By Alejandro Grattan-Dominguez
Forget the Facts, Print the Legend!
Back in the Old West, there was a shibboleth lovingly espoused by many frontier newspaper editors which went: If the facts get in the way of a legend, print the legend, anyway! So with that disclaimer, the story goes like this.
Just after the beginning of World War II, the famed bandleader Artie Shaw married the soon-to-be equally famous movie starlet, Lana Turner, and off they came to Mexico for an extended honeymoon. In Mexico City one night, they happened upon a little out-of-the-way bistro, where a somber-looking man in his early 30’s (whose name was Alberto Dominguez) was quietly playing a piano.
After a while, Shaw interrupted Lana Turner’s monologue about her movie career to ask her to listen to the music. Shaw’s finely-attuned ear had picked up an unmistakable signal: When the song was over, he laid out some money on the piano and asked the pianist to play the song again, and then again.
Who had written the song? Shaw asked. The pianist sheepishly raised his hand. Had he written anything else? Again: the same bashful response. And again, after hearing the second song, the same signal. By this time, Lana Turner had joined her husband at the piano and concurred that the two songs were among the loveliest she had ever heard. Then, in impeccable Spanish (Shaw was known to have had a genius IQ and was fluent in several languages), the bandleader asked who owned the songs and had they ever been published?
Suddenly, the piano player turned wary and said that if Shaw has some business in mind, he would have to come back the next night and talk to the composer’s grandfather, who handled all of the family business.
The following night, Shaw made known his interest in buying a small percentage of the rights to both songs, and a short-term option giving him the right to see if he could get them published, or at the very least, publicized. The grandfather, after a consultation with the youngish composer, mentioned a figure to Shaw. Shaking his head, the bandleader said he would not pay such a sum. Rather cowed, the old man asked what amount he would pay, to which Shaw replied: “I’ll pay you fifty times what you just asked for, and that’s for each song.”
Needless to say, the legalities were readily dispensed with the very next day, and Shaw and Turner returned to Hollywood, where the band leader discovered that he was riding the crest of a wave. His brilliant arrangement and recording of Cole Porter’s Begin the Beguine was selling millions of records.
Now, as the movie scripts indicate the passage of time, we DISSOLVE TO: On a hunch, Shaw eventually called a producer friend to tell him about the two songs he had found in Mexico. Could he come over to play them for him? The executive, Hal Wallis, was just finishing up a film and had indicated that he needed a romantic song for one of the movie’s flashback scenes.
Hearing both songs, Wallis thought one of them perfect for the film, and promptly bought the one-time film rights, had it orchestrated and put into one of the flashback scenes: a moment in which the two stars of the film are seen dancing in a Parisian nightclub just before the German army marched into the city. The movie was, of course, Casablanca and the song was Perfidia, and as they say, the rest is history.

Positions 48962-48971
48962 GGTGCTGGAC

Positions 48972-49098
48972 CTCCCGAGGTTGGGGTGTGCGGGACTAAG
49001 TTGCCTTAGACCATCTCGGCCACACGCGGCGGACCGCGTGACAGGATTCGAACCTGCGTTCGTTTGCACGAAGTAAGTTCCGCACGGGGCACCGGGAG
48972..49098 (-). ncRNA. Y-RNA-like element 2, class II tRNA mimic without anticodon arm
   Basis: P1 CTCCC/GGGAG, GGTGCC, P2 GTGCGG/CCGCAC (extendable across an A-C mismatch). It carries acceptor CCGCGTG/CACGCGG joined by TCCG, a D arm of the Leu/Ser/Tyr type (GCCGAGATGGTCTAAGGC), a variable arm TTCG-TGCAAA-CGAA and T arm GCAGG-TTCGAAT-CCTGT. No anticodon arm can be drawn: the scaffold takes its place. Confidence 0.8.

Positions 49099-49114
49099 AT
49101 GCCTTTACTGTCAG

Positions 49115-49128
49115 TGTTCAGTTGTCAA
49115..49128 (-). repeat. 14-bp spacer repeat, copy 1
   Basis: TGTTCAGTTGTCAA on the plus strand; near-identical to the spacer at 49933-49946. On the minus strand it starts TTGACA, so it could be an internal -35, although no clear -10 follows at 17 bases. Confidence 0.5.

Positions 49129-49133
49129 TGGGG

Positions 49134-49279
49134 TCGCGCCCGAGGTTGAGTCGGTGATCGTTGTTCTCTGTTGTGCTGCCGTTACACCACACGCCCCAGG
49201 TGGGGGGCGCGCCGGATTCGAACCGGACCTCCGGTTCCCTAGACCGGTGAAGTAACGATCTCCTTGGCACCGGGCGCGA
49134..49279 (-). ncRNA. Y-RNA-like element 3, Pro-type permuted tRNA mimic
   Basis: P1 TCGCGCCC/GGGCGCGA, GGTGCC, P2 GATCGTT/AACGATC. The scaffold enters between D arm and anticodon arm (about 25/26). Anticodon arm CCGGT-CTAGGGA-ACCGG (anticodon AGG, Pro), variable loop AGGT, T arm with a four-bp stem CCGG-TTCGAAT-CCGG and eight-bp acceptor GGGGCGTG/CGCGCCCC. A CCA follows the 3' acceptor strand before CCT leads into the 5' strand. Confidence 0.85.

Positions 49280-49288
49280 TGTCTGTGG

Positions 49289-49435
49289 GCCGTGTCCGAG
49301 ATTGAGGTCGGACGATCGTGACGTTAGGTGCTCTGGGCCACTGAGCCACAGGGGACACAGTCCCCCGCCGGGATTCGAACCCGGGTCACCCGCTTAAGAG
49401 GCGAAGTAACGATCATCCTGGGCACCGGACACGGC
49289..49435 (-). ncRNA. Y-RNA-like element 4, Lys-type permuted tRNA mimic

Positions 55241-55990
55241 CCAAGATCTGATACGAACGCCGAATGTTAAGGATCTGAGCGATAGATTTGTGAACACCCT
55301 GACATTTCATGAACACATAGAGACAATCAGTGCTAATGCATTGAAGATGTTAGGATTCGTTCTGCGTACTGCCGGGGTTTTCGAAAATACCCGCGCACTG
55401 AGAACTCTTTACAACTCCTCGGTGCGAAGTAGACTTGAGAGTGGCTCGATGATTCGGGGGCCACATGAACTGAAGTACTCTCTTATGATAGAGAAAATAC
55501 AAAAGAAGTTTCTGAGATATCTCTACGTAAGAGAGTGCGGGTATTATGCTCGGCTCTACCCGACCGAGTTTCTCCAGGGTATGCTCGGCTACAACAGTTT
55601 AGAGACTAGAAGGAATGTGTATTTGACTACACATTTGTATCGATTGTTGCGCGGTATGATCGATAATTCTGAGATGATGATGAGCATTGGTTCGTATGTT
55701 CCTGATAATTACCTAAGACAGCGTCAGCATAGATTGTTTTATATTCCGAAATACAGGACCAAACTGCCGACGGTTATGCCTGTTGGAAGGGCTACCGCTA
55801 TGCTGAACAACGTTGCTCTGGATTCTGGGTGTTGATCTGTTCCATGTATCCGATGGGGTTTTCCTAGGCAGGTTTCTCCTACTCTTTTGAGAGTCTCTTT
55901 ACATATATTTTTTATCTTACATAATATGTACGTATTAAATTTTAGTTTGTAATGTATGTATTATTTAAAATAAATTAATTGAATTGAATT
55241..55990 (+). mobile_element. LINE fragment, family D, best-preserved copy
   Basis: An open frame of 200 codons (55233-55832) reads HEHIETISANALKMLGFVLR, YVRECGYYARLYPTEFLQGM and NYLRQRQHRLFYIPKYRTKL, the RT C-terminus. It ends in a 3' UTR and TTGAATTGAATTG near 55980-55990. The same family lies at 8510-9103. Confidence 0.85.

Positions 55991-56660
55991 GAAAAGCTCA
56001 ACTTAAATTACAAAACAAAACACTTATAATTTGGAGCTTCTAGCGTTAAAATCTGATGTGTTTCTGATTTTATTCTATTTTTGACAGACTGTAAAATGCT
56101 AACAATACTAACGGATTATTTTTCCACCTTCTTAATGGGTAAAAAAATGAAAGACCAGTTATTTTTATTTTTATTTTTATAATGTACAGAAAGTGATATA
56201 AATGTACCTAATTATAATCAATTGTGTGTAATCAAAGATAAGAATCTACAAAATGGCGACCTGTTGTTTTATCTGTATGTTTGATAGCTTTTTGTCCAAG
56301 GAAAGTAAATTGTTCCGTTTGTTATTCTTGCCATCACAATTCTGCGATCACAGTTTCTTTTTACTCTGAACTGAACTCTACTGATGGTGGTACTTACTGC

The other song, Frenesi, was just as popular with audiences, and in time would be recorded by dozens of the most popular bands and singers all over the world, with the American version done by Bing Crosby up near the top of the music charts for many months. Frenesi and Perfidia continue to this day to be among the most popular Latino melodies ever written and easily in the same class as Augustin Lara’s Solamente Una Vez— a song so immensely popular that it has been called Mexico’s second national anthem.
Now as to the veracity of this story: if it isn’t true, it should be!
P.S. And I feel the same way as to whether or not my mother’s family might have been related to the great Alberto Dominguez. Almost certainly not, however, as the composer’s family was from Chiapas, my mother’s from the state of Chihuahua.
Column: Editor’s Page
Wrote/directed first movie about Mexican-Americans, Only Once in a Lifetime-- Recently purchased with another film of his, No Return Address, by Turner Classic Movies. Lifetime premiered at the Kennedy Center in Wash., D.C. —1979. Awarded Governor’s (California) Commendation—1980. Special Award of Appreciation from the National Association of Mexican-American Educators—1981. Wrote 23 film scripts, nine of which were either sold or optioned, some repeatedly.
Established Ajijic Writers Group in 1988. Wrote seven novels, three of which were at one time in 1400 libraries in the U.S., Canada, England and Ireland. Best Screenplay Award—Mexican International Film Festival—1999. Award of Appreciation from Ninos Incapacitados—2007. Biography appeared in Who’s Who in Mexico—2007. Lifetime Achievement Award in 2012 —Lakeside Community Awards Committee. Winner of IBPA Benjamin Franklin Award in 2014 for historical novel The Dark Side of the Dream. Editor-in-Chief of El Ojo del Lago for past 25 years.
Grattan’s seven novels, as well as his collection of articles, short stories and film/ literary/political commentaries are all in the Local Author’s Section of the LCS Library.
The last motion picture Grattan wrote and directed, Only Once in a Lifetime, is now in the LCS Video Library.